Tony Mokbel has cocaine importation conviction quashed by Victoria's Court of Appeal over Lawyer X scandal
Victoria's Court of Appeal has quashed Tony Mokbel's conviction for cocaine importation as a result of the Lawyer X scandal.Key points:
- The decision came after prosecutors admitted Nicola Gobbo had been a registered police informer while representing him
- Commonwealth prosecutors said they would not pursue a retrial
- Mokbel remains in jail on other drug offences
Gangland barrister Nicola Gobbo represented Mokbel while also providing information to police.
The court today quashed his conviction for importing a commercial quantity of cocaine in 2000, though he remains in prison for other drug offences.
Mokbel famously fled to Greece while standing trial as the financier behind the importation operation.
He was convicted in his absence in March 2006 and sentenced to 12 years behind bars.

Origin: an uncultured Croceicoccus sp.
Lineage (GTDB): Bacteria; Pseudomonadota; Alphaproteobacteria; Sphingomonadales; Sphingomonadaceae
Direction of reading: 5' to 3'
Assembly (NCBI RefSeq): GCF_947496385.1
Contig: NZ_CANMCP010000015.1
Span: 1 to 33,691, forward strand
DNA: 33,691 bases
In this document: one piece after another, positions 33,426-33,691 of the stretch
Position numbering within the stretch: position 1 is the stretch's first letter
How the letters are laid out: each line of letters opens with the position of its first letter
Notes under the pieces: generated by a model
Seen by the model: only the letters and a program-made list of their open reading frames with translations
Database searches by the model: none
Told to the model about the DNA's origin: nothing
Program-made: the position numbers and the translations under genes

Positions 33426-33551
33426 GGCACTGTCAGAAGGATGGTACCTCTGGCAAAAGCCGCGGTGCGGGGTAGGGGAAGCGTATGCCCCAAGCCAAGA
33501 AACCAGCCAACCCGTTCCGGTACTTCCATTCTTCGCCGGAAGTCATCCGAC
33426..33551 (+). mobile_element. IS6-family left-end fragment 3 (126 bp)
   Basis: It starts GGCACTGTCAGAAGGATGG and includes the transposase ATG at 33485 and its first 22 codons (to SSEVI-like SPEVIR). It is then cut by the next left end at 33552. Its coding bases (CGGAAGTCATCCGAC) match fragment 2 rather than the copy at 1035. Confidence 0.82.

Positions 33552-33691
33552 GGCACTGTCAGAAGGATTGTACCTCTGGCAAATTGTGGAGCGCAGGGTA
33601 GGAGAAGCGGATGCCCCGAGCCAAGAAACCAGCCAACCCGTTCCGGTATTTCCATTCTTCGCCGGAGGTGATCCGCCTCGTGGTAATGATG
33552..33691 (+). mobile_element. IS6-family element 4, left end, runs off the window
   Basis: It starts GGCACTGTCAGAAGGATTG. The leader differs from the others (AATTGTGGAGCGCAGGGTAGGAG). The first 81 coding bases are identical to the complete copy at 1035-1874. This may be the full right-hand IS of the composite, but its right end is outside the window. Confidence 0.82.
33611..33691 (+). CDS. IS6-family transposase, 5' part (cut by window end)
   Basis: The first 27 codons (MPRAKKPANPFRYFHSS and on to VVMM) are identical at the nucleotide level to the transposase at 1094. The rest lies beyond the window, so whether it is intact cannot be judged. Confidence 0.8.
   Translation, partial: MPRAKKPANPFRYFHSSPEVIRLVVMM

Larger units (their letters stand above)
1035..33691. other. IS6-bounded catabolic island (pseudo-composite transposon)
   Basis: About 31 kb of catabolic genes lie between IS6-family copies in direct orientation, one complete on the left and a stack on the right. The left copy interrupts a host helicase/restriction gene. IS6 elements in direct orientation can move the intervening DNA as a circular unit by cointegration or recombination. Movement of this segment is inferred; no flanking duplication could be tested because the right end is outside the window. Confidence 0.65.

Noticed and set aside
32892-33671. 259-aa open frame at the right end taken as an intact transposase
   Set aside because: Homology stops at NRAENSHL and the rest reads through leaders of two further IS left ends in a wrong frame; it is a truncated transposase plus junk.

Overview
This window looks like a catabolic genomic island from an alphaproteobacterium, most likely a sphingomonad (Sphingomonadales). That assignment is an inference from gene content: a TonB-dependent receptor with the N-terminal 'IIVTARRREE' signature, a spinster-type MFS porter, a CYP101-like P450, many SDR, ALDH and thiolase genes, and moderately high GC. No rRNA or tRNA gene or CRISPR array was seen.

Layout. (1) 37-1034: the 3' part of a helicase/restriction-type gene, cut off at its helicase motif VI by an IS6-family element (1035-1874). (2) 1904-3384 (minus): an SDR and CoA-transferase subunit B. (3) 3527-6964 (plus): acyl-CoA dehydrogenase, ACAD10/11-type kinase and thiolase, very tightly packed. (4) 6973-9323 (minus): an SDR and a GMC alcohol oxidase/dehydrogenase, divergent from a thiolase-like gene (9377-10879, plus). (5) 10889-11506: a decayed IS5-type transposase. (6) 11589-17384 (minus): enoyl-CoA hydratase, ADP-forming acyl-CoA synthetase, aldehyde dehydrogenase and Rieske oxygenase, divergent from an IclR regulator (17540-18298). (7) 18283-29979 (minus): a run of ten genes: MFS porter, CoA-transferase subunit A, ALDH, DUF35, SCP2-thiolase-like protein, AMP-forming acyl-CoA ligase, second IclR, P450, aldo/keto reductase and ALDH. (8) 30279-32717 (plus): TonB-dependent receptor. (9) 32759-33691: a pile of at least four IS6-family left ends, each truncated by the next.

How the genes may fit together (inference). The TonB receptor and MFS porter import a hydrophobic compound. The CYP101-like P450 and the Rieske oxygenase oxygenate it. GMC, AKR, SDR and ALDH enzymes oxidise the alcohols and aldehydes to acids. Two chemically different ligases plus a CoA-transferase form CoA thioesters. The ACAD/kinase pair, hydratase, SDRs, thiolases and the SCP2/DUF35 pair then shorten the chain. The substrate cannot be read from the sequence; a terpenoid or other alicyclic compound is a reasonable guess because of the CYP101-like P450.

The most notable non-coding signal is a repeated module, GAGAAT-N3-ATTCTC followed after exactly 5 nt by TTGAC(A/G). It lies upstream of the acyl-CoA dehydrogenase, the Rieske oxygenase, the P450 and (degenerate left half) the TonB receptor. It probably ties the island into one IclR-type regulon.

The sentence began after the fugitive was captured disguised with a wig in a Greek coffee shop and extradited back to Australia.
President of the Court of Appeal, Justice Chris Maxwell, said the court would decide at a later date whether it would order Mokbel to face a fresh trial over the allegations.
But Commonwealth prosecutors have revealed even if the court orders a retrial on the charges, they will not go ahead with the trial.
Prosecutor Rowena Orr QC said Mokbel had already served his sentence on the charges and they would discontinue the matter.
The decision to overturn the conviction came after Commonwealth prosecutors conceded Ms Gobbo had been a registered informer while representing him.
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She was registered by Victoria Police for her third stint as an informer in September 2005.
Ms Gobbo continued to represent Mokbel in the case until March 2006 when he disappeared first to Bonnie Doon and then overseas on a yacht.
Justice Maxwell on Tuesday described the conduct of Ms Gobbo and those who facilitated her informing as "disgraceful".
"These are matters of profound importance," he said.
Mokbel is also appealing his other drug convictions, which were also prosecuted by Victorian authorities.